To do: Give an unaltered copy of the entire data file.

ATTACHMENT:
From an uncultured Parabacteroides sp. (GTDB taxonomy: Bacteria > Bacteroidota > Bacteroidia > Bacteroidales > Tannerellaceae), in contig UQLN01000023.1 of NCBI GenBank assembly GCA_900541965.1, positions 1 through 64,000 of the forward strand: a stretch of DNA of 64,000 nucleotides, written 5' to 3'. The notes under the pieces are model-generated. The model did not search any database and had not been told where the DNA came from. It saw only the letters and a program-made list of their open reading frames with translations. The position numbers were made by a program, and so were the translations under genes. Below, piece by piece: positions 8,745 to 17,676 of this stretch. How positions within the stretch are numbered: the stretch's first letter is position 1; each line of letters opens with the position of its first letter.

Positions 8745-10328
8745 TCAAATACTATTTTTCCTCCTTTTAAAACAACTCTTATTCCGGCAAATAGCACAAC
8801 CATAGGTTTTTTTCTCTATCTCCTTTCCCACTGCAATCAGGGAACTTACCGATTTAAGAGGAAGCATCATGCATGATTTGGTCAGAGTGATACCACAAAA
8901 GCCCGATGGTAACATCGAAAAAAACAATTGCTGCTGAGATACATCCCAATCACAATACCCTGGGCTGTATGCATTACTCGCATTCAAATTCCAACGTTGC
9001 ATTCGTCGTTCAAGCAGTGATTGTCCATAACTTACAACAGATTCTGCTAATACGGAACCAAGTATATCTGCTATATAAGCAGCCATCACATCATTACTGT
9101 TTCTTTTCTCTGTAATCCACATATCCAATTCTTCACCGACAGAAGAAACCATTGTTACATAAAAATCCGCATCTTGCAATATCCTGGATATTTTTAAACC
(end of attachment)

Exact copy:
From an uncultured Parabacteroides sp. (GTDB taxonomy: Bacteria > Bacteroidota > Bacteroidia > Bacteroidales > Tannerellaceae), in contig UQLN01000023.1 of NCBI GenBank assembly GCA_900541965.1, positions 1 through 64,000 of the forward strand: a stretch of DNA of 64,000 nucleotides, written 5' to 3'. The notes under the pieces are model-generated. The model did not search any database and had not been told where the DNA came from. It saw only the letters and a program-made list of their open reading frames with translations. The position numbers were made by a program, and so were the translations under genes. Below, piece by piece: positions 8,745 to 17,676 of this stretch. How positions within the stretch are numbered: the stretch's first letter is position 1; each line of letters opens with the position of its first letter.

Positions 8745-10328
8745 TCAAATACTATTTTTCCTCCTTTTAAAACAACTCTTATTCCGGCAAATAGCACAAC
8801 CATAGGTTTTTTTCTCTATCTCCTTTCCCACTGCAATCAGGGAACTTACCGATTTAAGAGGAAGCATCATGCATGATTTGGTCAGAGTGATACCACAAAA
8901 GCCCGATGGTAACATCGAAAAAAACAATTGCTGCTGAGATACATCCCAATCACAATACCCTGGGCTGTATGCATTACTCGCATTCAAATTCCAACGTTGC
9001 ATTCGTCGTTCAAGCAGTGATTGTCCATAACTTACAACAGATTCTGCTAATACGGAACCAAGTATATCTGCTATATAAGCAGCCATCACATCATTACTGT
9101 TTCTTTTCTCTGTAATCCACATATCCAATTCTTCACCGACAGAAGAAACCATTGTTACATAAAAATCCGCATCTTGCAATATCCTGGATATTTTTAAACC